With the same degree of close scrutiny and analysis, study a man-made object (anything from a piece of kitchen equipment to an engine part). Focus close in on one part of it and try out different viewpoints. Isolate areas or particular details and and work on several studies in your sketchbook until you have an abstract composition that you can develop and enlarge into a painting.
My initial ideas for this exercise came from a visit to the coastal village of Cromarty in Easter-Ross. The Cromarty Firth is a hive of activity at the moment with large cruise liners berthing at the port of Invergordon and the fabrication yard at Nigg seeing a resurgence, in part due to the renewables energy industry. I made some initial sketches of the opposite shore and of the Nigg yard in particular on site in the village looking across the firth:
Back home I sought to incorporate the images from Cromarty with an older block and tackle from a croft barn in Caithness:
Painted with poster ink markers on sketchbook paper, I kept this idea aside to try out some other thoughts I had for the exercise.
The next idea I wanted to follow was a series of sketches, again made with poster ink marker pens as I am finding these really good for quick capture mark making, form/shape filling and blending.
My subject of interest was an old burnt-out garden waste ‘burner’ from a well known DIY store that lasted barely a season – (since then replaced with a proper-job empty oil drum!).
The lid, rusted and of no use what so ever:
Scrap of lid, handle (still attached) and rusted chimney:
The rusted chimney in all its glory:
I kept this idea on the ‘back-burner’ until I had explored my final thinking about a suitable subject matter for this exercise. I had recently removed and replaced the front brake units of my car and in looking about the garage I spotted the front two brake discs, callipers, rubber bushes and bolts – no sign of the brake pads!
I made several compositions and sketches:
After a fair bit of swithering about what might make a pleasing final piece I decided to combine the four sketches into a single composition:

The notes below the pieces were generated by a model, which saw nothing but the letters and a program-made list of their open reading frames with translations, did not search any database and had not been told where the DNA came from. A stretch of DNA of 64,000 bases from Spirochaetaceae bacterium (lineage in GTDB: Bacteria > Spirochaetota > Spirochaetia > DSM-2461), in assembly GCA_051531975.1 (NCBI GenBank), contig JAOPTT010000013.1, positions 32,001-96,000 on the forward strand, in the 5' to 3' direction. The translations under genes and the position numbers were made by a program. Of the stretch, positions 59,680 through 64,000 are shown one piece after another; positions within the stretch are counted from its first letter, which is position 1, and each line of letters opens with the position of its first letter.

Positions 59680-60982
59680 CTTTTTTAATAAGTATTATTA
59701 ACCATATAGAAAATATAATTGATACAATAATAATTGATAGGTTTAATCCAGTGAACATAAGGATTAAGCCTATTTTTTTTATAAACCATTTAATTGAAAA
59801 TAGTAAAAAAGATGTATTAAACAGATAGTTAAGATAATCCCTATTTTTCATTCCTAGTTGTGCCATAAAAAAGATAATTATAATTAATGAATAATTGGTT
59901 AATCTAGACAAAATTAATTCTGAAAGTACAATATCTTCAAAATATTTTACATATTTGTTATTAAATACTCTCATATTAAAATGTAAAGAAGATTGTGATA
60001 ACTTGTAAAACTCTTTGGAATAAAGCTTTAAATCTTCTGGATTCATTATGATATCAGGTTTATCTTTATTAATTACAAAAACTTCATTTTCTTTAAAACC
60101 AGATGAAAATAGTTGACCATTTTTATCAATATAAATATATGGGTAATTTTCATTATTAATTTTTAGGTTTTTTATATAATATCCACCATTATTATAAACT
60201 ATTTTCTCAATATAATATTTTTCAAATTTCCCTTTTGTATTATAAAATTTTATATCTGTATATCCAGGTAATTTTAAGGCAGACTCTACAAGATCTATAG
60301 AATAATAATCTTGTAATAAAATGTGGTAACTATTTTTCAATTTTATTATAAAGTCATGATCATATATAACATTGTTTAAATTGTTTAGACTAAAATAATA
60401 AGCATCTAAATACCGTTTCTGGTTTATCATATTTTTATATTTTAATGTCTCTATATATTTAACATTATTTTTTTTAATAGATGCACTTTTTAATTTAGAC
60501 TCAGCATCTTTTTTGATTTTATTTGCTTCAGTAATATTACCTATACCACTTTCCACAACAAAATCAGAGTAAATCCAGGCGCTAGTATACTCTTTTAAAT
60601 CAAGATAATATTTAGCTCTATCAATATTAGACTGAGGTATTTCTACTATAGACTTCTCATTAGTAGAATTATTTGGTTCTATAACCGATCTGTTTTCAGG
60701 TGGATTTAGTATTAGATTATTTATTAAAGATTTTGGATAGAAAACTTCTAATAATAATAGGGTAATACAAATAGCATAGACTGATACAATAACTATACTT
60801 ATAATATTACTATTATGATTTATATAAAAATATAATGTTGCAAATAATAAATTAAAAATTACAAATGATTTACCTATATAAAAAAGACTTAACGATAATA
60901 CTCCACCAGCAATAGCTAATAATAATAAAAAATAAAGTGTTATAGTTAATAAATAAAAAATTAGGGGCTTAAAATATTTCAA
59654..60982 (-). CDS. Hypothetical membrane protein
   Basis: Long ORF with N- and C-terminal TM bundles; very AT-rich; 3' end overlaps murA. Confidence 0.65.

In the end I chose to focus on the bits of car brakes as the idea for my painting. Why? While I liked the idea of the bits of burnt-out bin, I didn’t really gel with the industrial image of the Nigg yard.
What I did feel a link with was the fact that I had personally removed the brake bits from my car, and kept them, maybe unconsciously, with a view to sketching, drawing/painting.
For the final piece I cut out some sections of the canvas and built up some 3-D elements (callipers on top of discs, bits of debris around the edges), used poster ink marker pens, acrylic ‘pearlescent’ colours to pick out highlights and added a few rubber bushes, grommets, sprinklings of rusted metal and a bolt to hold it all together:
So, what is this all about? For me, it is personal commitment to reduction and rebuilding – stripping stuff down and putting it back together in a different way.
There is another dimension to this though. In the previous exercise I had toyed with the idea of a celtic take on the fern bulb for an abstraction from study of natural form:
This was not the composition I eventually went with for that exercise, but I am pleased that Exercise 6 produced what, to me, has a celtic dimension. In some way, the final exercise painting expresses how I best see abstraction of this particular chosen subject material:
This painting could be of a targe (a round shield), brake discs and callipers, or if I let my imagination run free – cosmos, stars, revolving discs (space craft?), space debris with a metal bolt holding it all together.
Stuart Brownlee – 512319
30th November, 2014